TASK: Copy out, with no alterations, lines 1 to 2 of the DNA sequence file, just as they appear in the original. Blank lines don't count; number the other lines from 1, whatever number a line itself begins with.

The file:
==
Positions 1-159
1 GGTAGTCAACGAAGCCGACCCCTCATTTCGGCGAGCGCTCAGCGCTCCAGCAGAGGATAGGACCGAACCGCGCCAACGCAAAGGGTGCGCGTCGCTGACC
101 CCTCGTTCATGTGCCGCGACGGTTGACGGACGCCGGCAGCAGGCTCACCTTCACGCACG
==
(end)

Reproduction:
Positions 1-159
1 GGTAGTCAACGAAGCCGACCCCTCATTTCGGCGAGCGCTCAGCGCTCCAGCAGAGGATAGGACCGAACCGCGCCAACGCAAAGGGTGCGCGTCGCTGACC